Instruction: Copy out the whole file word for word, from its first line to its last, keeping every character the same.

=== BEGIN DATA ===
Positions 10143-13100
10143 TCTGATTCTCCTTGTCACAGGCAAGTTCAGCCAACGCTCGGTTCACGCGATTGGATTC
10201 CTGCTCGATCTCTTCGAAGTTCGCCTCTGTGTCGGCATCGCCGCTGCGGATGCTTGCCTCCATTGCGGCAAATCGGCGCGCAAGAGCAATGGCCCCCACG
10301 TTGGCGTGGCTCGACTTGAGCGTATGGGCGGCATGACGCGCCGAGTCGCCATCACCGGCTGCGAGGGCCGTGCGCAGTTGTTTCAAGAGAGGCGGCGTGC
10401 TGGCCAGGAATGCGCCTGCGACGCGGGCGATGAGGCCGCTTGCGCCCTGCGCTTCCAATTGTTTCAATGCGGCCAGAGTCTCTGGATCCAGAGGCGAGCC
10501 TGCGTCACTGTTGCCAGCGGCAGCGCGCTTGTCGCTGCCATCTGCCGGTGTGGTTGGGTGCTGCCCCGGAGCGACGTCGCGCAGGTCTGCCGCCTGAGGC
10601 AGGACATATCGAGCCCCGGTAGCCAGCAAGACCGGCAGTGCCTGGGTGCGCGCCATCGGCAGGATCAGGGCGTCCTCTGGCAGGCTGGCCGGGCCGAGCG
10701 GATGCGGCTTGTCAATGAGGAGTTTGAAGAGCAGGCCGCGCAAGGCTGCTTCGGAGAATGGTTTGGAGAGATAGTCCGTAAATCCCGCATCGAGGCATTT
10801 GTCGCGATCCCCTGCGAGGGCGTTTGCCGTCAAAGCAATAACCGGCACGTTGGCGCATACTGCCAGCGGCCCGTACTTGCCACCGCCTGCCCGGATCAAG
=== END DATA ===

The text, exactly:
Positions 10143-13100
10143 TCTGATTCTCCTTGTCACAGGCAAGTTCAGCCAACGCTCGGTTCACGCGATTGGATTC
10201 CTGCTCGATCTCTTCGAAGTTCGCCTCTGTGTCGGCATCGCCGCTGCGGATGCTTGCCTCCATTGCGGCAAATCGGCGCGCAAGAGCAATGGCCCCCACG
10301 TTGGCGTGGCTCGACTTGAGCGTATGGGCGGCATGACGCGCCGAGTCGCCATCACCGGCTGCGAGGGCCGTGCGCAGTTGTTTCAAGAGAGGCGGCGTGC
10401 TGGCCAGGAATGCGCCTGCGACGCGGGCGATGAGGCCGCTTGCGCCCTGCGCTTCCAATTGTTTCAATGCGGCCAGAGTCTCTGGATCCAGAGGCGAGCC
10501 TGCGTCACTGTTGCCAGCGGCAGCGCGCTTGTCGCTGCCATCTGCCGGTGTGGTTGGGTGCTGCCCCGGAGCGACGTCGCGCAGGTCTGCCGCCTGAGGC
10601 AGGACATATCGAGCCCCGGTAGCCAGCAAGACCGGCAGTGCCTGGGTGCGCGCCATCGGCAGGATCAGGGCGTCCTCTGGCAGGCTGGCCGGGCCGAGCG
10701 GATGCGGCTTGTCAATGAGGAGTTTGAAGAGCAGGCCGCGCAAGGCTGCTTCGGAGAATGGTTTGGAGAGATAGTCCGTAAATCCCGCATCGAGGCATTT
10801 GTCGCGATCCCCTGCGAGGGCGTTTGCCGTCAAAGCAATAACCGGCACGTTGGCGCATACTGCCAGCGGCCCGTACTTGCCACCGCCTGCCCGGATCAAG